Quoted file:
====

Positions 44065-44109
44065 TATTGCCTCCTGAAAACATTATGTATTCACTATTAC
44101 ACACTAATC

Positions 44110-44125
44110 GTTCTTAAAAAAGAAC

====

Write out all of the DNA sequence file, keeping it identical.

Positions 44065-44109
44065 TATTGCCTCCTGAAAACATTATGTATTCACTATTAC
44101 ACACTAATC

Positions 44110-44125
44110 GTTCTTAAAAAAGAAC